If you talk to some folks in the fantasy baseball world they will tell you they think that Brett Anderson of the Athletics can be a top-25 starting pitcher (the A’s seem to think so as well as they named him their Opening Day starter). You don’t have to draft him that highly this season, his ADP in NFBC Drafts is barely inside the top-40, so he should be viewed as a prime target on draft day right (for those of you interested, The Oracle currently has Brett Anderson inside his top-50 in his 2013 Fantasy Baseball Draft Guide)? Let’s see here…
Anderson had a solid rookie season in 2009. After coming into the year as one of the top-10 prospects in baseball according to Baseball America he went 11-11 with a 4.06 ERA and 1.28 WHIP over 175.1 innings (he also punched out 150 batters). However, the injuries then began to strike. After making 30 starts as a rookie he totaled just 32 starts in 2010-11. Anderson was terrific in 19 starts in year two with a 2.80 ERA and 1.19 WHIP, but he made only 19 starts. In 2011 he lasted a mere 13 outings before he had to shut things down due to a wonky elbow that eventually required Tommy John surgery. Coming back from that injury in 2012 he tossed six games for the Athletics reminding everyone why there was so much interest in Anderson a few years ago (he went 4-2 with a 2.57 ERA and 1.03 WHIP). All told Anderson is 25-25 in his career with a 3.57 ERA and 1.25 WHIP. Those numbers certainly don’t jump off the page at you at all, but they are solid numbers for a young hurler who has spent his brief career in the American League.
Let’s take a look at some of his other career numbers.
Anderson owns a career minor league number of 9.4 punchouts per nine innings. Wow is right. The only way that I could be more impressed was if he didn’t walk anyone. Viola. For his 54 game minor league career his walk rate is under two per nine leading to a dominating 4.98 K/BB ratio. Simply, you can’t help but have success with a nearly 5:1 K/BB ratio. In fact, you will likely be a borderline dominant talent if you can do that. Anderson hasn’t been quite that good at the big league level though. He’s still not walking anyone with a 2.19 per nine mark, but the K-rate has really shrunk down to less than seven per nine innings (only in his rookie season has that mark been seven – the last three year’s he’s posted marks of 6.01, 6.59 and 6.43 per nine). As a result he’s given back 40 percent of that K/BB ratio with the Athletics, though a 3.14 career mark is still darn impressive (for his career Felix Hernandez owns a 3.10 mark, Jered Weaver is at 3.17 mark and Jake Peavy at 3.20.).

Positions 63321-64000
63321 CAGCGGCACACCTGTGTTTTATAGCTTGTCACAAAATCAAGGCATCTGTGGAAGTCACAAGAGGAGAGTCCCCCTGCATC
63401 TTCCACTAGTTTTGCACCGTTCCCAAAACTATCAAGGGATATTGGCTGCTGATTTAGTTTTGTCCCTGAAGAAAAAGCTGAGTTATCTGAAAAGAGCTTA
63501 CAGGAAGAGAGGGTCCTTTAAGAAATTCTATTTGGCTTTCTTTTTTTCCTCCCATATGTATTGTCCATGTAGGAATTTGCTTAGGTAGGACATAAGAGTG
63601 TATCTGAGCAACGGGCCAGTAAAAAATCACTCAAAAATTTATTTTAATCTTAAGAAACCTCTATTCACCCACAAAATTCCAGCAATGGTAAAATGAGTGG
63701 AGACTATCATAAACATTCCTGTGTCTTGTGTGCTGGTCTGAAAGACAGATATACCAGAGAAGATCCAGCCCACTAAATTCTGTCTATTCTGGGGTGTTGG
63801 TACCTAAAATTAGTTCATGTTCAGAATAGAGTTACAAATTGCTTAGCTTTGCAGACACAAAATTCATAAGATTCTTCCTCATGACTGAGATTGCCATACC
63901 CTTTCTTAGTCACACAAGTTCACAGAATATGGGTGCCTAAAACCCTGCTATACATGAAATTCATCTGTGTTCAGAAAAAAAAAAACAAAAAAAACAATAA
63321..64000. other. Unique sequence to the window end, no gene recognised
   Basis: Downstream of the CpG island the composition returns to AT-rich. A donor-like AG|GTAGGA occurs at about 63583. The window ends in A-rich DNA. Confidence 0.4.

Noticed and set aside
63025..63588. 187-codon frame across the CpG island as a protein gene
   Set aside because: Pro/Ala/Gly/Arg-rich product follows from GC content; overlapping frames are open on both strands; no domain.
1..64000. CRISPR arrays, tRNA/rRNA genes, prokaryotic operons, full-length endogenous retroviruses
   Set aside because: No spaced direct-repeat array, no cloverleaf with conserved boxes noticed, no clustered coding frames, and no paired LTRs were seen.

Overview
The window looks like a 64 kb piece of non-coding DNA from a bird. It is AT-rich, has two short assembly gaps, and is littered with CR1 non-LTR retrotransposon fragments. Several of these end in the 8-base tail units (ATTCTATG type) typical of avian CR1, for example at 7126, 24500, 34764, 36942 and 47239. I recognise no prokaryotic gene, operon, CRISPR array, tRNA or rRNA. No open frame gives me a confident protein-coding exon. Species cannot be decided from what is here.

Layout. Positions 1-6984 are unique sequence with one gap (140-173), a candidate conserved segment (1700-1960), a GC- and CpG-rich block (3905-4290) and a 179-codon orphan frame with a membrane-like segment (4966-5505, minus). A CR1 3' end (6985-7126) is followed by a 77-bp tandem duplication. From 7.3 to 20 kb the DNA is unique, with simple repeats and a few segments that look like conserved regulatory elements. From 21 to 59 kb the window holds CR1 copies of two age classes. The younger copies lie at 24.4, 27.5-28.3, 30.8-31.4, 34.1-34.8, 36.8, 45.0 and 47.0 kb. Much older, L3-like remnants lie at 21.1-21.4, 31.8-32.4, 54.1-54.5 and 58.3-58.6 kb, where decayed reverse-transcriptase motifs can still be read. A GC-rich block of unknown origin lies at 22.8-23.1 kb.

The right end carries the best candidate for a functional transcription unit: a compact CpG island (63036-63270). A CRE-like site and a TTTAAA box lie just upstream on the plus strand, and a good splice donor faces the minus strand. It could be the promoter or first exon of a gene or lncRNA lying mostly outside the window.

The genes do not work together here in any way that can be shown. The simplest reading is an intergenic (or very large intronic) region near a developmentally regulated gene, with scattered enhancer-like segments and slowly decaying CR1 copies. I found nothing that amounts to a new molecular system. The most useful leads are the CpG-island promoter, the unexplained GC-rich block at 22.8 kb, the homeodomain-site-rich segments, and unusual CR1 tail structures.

Anderson’s other calling card at the big league level has been his impressive ground ball tendencies. Anderson has posted a ground ball rate of at least 50 percent in each of his four seasons, and last year the mark was a career best at 59.8 (his career rate is 54.0 percent). When you don’t beat yourself with the free pass, and you keep the ball on the ground, success is very likely to follow.
Anderson’s health is key. It’s one thing to have an injury here or there. It’s another thing to have suffered injury induced reduction in your innings pitched total for 3-straight years. At this point the good news is that Anderson has been deemed healthy after a setback in Spring Training, and it seems like he has a legit shot to return to the 30 start total of his rookie season. However, it would be wise to avoid getting too aggressive with Anderson. After all, he did throw just 35 innings last season for the A’s after throwing only 25.1 innings in the minors. Would the A’s allow Anderson to throw 175.1 innings in 2013 as he did back in 2009? If he did he would be adding more than 100 innings to his total from last season. Even if the A’s let him go for 175 innings he’s not likely to be allowed to reach 200 innings, and that does somewhat cap his value somewhat. It’s also a concern that he’s only been able to throw 120 big league innings in only one of his four seasons, and that certainly increases the risk. Still, he’s a very talented arm who induces ground balls with the best of them, and that should leave the floor pretty elevated with Anderson as long as he can take the ball every five days. He’s a solid 4th starter type to add to you mixed league squad though one that may have a bit less upside than others would lead you to believe given the health concerns and the lack of punchouts.
* Don’t forget to pick up your copy of the 2013 BaseballGuys Fantasy Baseball Draft Guide which is now available. Nearly 150 pages of insight to help you dominate the competition in 2013.
By Ray Flowers